Octopus mom has SeaLife Center scientists crossing fingers

Scientists at the Alaska SeaLife Center in Seward are hoping to see their first baby octopus in almost a decade as their giant Pacific octopus LuLu attends to hundreds or thousands of eggs she laid after mating months ago.  The Seward Phoenix Log reports that the scientists are even hoping to keep some of the babies alive, which didn't happen the last time an octopus at the center laid fertile eggs.

Over the last ten months the giant Pacific octopus LuLu, a resident of Alaska SeaLife Center, has proven to be an attentive mother to the hundreds, or thousands, of eggs she laid last spring. She’s sucking water in through her mantle, and blowing it over them, and fanning it to give them plenty of oxygen and keep the water circulating. Day in and out she’s hovering over these pearly white curtains of rice-like eggs that hang off separate threads like grapes, rarely leaving them to feed herself. She’s visibly losing weight in the process. Any approaching starfish or aquarium personnel she aggressively pushes away with her long arms. Large rocks that she picked up, and with which she had hoped to barricade herself and her eggs behind, lie scattered below her on the tank floor.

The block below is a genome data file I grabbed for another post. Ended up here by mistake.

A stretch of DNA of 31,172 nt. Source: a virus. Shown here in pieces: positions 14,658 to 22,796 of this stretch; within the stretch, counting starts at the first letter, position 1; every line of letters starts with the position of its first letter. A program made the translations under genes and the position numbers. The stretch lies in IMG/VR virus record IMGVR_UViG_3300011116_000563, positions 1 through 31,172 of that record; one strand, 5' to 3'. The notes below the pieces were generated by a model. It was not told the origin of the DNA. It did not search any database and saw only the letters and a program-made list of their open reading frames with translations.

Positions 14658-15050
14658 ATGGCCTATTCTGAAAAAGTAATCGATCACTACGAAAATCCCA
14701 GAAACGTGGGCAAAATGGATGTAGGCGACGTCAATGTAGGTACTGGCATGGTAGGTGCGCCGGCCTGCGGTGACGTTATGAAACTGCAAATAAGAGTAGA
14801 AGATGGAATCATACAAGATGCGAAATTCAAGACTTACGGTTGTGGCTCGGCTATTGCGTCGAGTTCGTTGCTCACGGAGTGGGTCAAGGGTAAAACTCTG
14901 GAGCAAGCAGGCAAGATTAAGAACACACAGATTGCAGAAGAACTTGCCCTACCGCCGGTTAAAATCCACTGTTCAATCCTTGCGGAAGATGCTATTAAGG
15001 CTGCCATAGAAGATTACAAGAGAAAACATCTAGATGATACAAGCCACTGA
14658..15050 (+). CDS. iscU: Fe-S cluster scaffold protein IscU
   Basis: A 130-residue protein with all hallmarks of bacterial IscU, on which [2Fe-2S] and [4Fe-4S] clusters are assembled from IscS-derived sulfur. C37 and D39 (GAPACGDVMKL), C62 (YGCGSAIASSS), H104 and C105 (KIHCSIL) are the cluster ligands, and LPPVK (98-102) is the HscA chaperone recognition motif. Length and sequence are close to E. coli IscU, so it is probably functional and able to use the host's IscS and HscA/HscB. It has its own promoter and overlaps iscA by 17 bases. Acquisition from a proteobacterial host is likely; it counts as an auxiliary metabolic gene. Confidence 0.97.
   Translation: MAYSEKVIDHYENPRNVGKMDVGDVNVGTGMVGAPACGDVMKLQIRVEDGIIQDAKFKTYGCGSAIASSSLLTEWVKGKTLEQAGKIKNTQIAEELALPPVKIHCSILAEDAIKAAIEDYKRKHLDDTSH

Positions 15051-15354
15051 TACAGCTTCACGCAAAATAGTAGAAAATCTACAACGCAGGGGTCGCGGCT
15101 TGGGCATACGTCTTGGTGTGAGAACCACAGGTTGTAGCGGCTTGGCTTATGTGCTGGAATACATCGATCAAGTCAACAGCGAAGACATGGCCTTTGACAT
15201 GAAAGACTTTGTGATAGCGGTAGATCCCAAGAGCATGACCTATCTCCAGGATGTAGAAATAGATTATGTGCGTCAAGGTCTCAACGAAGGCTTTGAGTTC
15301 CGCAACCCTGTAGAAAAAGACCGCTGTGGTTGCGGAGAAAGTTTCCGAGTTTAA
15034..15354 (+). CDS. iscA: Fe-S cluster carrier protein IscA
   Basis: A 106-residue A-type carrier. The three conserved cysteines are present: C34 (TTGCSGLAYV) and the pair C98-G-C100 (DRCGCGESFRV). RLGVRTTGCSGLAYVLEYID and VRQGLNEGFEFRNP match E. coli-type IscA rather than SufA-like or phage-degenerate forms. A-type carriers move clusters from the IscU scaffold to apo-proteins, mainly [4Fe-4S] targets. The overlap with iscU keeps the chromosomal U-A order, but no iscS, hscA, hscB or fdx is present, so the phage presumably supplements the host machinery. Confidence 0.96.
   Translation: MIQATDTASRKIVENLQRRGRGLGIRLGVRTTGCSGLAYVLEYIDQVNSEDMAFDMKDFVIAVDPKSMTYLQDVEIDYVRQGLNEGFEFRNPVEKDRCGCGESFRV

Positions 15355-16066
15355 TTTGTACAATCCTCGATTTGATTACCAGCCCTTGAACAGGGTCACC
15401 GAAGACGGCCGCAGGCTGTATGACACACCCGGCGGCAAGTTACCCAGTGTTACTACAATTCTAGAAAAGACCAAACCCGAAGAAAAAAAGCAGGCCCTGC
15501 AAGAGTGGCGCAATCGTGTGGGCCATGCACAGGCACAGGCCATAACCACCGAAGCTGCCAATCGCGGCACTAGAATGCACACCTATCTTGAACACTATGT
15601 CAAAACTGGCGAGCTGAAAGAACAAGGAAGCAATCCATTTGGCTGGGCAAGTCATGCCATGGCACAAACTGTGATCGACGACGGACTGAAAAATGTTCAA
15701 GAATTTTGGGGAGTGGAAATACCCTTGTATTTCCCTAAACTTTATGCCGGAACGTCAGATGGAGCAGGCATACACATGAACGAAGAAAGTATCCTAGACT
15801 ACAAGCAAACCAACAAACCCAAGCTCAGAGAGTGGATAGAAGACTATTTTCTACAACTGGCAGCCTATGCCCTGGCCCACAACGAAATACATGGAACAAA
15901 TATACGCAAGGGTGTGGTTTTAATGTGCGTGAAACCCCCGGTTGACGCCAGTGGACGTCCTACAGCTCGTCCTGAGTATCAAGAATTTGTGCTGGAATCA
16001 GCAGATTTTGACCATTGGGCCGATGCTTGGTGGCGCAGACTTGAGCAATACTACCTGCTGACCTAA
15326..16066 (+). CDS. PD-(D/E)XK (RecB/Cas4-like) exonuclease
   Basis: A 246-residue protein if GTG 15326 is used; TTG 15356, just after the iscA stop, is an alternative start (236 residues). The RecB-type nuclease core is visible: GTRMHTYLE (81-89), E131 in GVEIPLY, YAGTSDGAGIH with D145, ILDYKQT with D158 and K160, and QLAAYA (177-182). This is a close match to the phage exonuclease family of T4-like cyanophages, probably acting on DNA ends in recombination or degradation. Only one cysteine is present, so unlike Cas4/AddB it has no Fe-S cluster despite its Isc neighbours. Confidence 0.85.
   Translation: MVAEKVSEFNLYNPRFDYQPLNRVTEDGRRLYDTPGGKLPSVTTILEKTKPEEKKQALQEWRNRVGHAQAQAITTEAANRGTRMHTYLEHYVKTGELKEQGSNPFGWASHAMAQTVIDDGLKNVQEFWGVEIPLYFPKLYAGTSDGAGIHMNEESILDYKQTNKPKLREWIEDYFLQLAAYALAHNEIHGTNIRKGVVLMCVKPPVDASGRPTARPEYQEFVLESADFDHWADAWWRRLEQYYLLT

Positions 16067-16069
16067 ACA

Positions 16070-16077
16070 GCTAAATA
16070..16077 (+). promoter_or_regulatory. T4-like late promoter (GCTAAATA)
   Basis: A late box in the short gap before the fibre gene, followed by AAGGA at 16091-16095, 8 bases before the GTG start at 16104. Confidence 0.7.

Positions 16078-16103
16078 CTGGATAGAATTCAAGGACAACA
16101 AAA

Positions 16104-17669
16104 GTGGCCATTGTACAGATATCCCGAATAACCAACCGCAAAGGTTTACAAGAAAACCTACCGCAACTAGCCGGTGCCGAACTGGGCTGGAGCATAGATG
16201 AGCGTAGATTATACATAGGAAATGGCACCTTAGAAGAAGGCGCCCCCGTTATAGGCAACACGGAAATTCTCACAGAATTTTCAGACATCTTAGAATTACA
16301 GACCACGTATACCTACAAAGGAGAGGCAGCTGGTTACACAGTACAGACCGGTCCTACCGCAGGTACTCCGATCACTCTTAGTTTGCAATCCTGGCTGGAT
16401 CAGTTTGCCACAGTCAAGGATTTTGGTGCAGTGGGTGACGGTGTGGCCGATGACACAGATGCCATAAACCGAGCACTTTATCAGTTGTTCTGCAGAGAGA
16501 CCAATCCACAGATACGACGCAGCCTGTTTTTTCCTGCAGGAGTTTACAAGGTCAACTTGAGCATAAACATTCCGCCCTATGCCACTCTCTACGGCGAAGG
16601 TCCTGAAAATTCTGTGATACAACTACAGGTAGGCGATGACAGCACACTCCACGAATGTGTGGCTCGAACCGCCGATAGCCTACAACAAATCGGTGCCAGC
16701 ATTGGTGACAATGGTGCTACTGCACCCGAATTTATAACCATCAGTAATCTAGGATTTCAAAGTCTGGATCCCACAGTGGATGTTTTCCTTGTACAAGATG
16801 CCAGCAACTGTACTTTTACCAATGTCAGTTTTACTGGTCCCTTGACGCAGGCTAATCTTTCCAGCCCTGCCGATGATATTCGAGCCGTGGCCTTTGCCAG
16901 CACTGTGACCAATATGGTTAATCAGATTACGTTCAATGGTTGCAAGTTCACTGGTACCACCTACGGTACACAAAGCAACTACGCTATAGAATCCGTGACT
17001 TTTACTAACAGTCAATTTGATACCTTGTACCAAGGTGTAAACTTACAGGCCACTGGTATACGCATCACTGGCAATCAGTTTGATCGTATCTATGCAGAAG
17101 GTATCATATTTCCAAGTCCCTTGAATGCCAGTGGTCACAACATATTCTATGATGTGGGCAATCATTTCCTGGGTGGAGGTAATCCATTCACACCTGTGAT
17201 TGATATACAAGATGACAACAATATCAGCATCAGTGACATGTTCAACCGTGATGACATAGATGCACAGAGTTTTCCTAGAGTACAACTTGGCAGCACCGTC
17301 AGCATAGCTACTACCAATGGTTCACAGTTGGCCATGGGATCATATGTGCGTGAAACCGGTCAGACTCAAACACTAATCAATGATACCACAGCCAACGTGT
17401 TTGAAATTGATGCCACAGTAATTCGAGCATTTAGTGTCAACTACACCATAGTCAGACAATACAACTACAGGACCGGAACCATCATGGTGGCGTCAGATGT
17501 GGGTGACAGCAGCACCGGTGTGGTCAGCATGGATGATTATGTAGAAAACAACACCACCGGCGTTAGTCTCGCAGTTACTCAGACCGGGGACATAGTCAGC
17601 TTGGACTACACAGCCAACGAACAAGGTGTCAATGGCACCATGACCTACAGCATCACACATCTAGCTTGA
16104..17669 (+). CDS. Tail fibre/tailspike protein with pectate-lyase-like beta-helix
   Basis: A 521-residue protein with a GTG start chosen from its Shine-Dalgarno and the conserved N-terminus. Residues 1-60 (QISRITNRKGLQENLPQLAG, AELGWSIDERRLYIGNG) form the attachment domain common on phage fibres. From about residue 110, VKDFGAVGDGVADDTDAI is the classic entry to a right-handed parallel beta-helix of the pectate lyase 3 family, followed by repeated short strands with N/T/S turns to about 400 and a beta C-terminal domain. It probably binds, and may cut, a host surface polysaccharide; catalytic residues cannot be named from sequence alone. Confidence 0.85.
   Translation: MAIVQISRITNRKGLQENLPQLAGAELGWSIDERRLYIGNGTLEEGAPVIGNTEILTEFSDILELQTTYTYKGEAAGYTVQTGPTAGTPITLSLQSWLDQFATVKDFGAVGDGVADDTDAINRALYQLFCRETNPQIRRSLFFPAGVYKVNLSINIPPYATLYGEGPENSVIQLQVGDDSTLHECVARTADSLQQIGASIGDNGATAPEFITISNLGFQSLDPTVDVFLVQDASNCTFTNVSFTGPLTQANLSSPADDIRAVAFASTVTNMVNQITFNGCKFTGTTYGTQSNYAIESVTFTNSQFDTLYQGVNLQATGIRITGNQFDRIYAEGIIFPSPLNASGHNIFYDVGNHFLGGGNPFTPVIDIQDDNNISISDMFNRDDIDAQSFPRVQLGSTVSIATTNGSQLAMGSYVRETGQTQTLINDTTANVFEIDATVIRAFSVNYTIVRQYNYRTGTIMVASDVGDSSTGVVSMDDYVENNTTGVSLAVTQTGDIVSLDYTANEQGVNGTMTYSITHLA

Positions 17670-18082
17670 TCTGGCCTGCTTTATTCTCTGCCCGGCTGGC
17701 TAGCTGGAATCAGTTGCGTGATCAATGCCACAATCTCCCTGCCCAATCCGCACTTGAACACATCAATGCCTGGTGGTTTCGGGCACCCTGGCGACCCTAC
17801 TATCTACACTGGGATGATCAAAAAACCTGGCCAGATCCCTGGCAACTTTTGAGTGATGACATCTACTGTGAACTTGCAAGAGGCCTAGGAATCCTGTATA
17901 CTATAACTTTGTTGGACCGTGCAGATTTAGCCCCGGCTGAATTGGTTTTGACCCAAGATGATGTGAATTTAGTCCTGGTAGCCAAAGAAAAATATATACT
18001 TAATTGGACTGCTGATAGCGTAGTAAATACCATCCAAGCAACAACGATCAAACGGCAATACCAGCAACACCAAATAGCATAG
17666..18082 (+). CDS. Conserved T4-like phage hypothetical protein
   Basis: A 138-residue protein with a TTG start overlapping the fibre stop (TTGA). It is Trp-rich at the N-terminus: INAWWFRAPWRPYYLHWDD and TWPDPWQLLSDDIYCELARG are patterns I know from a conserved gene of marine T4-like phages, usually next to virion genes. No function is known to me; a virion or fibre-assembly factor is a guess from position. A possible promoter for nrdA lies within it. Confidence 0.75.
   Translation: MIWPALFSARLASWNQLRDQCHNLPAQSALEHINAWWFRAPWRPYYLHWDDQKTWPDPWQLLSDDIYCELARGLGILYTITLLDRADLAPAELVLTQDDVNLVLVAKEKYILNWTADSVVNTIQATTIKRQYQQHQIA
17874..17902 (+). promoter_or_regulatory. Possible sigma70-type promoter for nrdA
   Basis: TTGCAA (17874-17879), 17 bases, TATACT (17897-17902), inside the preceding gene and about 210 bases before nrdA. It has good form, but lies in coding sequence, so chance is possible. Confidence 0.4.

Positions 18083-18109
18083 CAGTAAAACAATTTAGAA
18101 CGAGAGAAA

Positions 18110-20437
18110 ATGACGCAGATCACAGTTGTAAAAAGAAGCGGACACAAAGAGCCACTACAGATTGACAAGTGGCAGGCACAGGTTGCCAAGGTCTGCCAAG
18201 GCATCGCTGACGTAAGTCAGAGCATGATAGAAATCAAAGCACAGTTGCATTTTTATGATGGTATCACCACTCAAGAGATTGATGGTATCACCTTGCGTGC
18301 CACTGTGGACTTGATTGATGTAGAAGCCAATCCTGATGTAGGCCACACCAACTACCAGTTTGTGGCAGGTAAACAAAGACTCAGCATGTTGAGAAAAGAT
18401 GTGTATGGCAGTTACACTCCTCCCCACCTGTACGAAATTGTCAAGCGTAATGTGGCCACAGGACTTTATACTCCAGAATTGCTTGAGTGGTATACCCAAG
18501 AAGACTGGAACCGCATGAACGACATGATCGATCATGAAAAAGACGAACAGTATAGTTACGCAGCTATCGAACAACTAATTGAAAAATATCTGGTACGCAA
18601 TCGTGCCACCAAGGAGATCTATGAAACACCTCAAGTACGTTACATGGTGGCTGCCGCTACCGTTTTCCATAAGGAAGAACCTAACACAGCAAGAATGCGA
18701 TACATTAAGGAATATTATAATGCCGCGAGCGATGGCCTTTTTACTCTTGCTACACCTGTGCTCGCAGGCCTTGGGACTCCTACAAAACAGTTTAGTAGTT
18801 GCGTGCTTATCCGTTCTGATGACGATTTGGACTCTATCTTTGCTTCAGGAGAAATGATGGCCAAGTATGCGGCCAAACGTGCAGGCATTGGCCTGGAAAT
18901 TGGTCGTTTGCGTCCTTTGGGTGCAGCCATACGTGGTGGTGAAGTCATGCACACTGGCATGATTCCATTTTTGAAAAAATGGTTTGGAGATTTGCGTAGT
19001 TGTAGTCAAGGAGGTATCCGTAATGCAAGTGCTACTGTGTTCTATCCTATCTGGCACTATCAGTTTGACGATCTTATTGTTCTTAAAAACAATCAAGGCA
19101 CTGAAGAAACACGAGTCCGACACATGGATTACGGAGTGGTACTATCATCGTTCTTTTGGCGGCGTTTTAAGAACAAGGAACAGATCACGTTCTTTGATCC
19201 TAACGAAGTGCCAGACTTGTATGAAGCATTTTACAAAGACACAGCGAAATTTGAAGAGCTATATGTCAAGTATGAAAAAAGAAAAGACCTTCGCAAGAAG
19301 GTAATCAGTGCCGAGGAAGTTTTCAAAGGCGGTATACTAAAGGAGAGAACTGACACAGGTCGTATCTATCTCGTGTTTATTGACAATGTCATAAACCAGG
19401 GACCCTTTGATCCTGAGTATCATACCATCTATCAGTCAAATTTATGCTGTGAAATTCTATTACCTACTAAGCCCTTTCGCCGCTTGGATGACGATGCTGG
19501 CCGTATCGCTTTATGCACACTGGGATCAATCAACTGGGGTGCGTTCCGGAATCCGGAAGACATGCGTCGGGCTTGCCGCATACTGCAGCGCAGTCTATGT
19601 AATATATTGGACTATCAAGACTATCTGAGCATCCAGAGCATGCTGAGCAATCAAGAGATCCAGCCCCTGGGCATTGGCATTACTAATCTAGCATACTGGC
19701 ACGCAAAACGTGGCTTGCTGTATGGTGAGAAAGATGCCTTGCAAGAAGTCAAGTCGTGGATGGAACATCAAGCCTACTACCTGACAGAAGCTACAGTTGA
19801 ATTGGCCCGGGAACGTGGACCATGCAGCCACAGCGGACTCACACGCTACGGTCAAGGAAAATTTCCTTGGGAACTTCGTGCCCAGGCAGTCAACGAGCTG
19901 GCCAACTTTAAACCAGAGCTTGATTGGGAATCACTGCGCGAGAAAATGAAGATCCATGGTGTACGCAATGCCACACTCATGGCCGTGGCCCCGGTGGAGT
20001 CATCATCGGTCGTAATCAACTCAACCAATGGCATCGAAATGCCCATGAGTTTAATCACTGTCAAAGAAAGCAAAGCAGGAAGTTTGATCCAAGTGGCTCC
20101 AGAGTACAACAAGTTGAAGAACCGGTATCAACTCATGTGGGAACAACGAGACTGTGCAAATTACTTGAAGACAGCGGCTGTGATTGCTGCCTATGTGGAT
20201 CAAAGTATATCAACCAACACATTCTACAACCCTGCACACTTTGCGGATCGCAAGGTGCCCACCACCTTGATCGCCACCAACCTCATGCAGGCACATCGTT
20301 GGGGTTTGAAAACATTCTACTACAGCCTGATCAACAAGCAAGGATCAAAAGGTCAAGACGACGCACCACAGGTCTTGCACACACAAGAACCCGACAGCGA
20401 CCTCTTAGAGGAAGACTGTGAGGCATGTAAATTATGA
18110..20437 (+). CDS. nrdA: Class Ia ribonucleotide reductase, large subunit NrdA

Meanwhile, scientists like ASLC Aquarium Curator Richard Hocking, and Aquarium Coordinator Jared Guthridge are carefully observing her behavior, and learning new things about the and reproductive cycle of this fascinating alien-like creature.

Click here for a SeaLife Center video of LuLu meeting her mate. Read more at the Phoenix-Log: Due date narrows for octopus mom